Buying or selling a home is one of the biggest decisions of your life. From getting the house prepared for sale, putting it on the market, finding a buyer or a seller and finally settling the deal. The process is a long one and for most of us, we need help especially with the paperwork. When it comes to the UK, and Kent to be specific, you will need the services of a legal professional more than ever. The legal requirements within the county is more than overwhelming even for professionals. With the help of solicitor conveyancing can be as convenient as it can be.
For sellers, a realtor will put the property on the market for you and try to find the best deal for you. For buyers, the realtor will try to find the best possible deal for you on the market listing. With all of these, however, you will need the services of a legal expert to take care of all the legalities about the buying or selling of real estate.
Conveyancing Professional Options
Now when it comes to handling legal matters in real estate, there are usually two options. You can choose to use either a conveyancing solicitor or just a licensed conveyancer. Unfortunately, many people do not even know the first thing about either of them let alone their difference.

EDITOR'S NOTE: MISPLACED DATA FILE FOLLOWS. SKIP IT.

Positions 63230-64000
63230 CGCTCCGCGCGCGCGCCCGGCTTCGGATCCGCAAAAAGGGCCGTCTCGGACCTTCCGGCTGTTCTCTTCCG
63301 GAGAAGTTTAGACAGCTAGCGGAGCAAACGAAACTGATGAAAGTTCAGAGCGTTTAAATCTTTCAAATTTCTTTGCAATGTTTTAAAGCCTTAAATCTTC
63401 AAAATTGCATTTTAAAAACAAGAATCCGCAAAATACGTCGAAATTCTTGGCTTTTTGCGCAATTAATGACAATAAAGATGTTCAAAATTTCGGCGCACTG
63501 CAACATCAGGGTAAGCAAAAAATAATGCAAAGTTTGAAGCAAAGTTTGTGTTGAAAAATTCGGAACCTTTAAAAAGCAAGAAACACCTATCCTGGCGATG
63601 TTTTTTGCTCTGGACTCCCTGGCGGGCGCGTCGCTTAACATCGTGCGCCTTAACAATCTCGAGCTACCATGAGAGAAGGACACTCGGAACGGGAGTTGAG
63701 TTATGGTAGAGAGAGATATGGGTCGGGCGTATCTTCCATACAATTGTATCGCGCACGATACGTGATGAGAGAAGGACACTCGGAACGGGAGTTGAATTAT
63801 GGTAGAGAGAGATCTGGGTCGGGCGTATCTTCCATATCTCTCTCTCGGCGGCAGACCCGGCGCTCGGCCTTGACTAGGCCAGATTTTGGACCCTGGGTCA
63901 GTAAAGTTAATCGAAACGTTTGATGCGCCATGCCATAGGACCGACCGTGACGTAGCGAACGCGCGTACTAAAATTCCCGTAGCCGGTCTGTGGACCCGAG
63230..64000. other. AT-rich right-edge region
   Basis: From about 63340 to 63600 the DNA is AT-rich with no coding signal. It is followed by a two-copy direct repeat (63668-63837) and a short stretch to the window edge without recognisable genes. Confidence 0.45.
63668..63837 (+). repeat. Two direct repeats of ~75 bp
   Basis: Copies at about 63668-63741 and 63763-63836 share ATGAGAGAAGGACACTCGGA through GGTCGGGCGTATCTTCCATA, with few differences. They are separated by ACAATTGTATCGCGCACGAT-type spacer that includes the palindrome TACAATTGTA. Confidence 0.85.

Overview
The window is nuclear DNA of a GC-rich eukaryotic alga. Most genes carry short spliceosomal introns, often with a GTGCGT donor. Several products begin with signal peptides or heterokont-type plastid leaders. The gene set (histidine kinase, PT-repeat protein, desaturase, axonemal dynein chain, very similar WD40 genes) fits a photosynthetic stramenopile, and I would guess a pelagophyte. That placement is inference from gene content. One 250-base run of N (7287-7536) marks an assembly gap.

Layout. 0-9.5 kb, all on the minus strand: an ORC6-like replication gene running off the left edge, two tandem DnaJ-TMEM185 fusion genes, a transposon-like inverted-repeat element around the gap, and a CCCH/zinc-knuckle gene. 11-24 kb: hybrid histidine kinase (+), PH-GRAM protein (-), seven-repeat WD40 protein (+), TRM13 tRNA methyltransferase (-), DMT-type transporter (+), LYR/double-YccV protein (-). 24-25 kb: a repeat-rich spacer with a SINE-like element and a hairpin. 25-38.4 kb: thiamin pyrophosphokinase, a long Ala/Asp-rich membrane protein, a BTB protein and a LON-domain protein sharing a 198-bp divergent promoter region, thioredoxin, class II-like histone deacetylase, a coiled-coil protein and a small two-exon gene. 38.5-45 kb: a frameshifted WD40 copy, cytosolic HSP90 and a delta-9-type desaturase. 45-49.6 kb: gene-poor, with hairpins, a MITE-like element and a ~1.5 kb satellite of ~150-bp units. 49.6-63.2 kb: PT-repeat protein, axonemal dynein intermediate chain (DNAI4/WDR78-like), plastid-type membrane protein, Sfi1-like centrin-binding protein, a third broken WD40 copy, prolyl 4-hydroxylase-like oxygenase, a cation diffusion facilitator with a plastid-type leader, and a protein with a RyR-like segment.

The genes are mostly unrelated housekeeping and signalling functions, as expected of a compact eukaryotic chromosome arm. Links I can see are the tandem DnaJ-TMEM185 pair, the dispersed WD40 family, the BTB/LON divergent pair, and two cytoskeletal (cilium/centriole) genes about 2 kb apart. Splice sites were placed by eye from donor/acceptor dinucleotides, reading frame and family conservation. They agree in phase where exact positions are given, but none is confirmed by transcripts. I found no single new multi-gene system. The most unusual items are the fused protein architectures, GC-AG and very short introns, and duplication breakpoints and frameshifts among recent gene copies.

To state their difference, we must appreciate that both are professionals dealing with the legalities involved in buying or selling a home. This is the transfer of the legal title of the home from the buyer to the seller (it is much more complicated than it sounds). Their main difference comes first by the bodies that regulate them. Licensed Conveyancers are governed by the CLC (Council of Licensed Conveyancers) while solicitors are regulated by the SRA (Solicitors Regulation Authority).
More substantial differences are however in their training, conveyancing fees and so on. When it comes to training, a solicitor receives much more training than a conveyancer. A solicitor is first, a fully trained lawyer with a 3 to a 4-year law degree. And then a two-year legal practice Course finishing with ‘Training Contract’ with a Solicitors practice for two years. A conveyancer, on the other hand, tends to be a self-taught legal practitioner only sitting exams for approval by the CLC. Solicitor conveyancing. therefore, offers a much wider legal knowledge and can deal with some issues, a conveyancer is restricted only to real estate law.
Benefits of solicitor conveyancing
A solicitor working in a firm with other solicitors has contact with solicitors specializing in other areas of law. They thus are in a better position to handle complicated cases that may require much more than the basic real estate knowledge like family law, litigation, wills, and more.
Conveyancers can represent both sides of a transaction. They are allowed to represent both the buyer and the seller in the same transaction. This naturally can present a conflict of interest for both parties. A solicitor however due to his/her legal experience often only represents the interest of either the buyer or seller and is thus at a better position of negotiating a good deal on behalf of his client.
Solicitor conveyancing is more often than not the best choice in real estate transactions.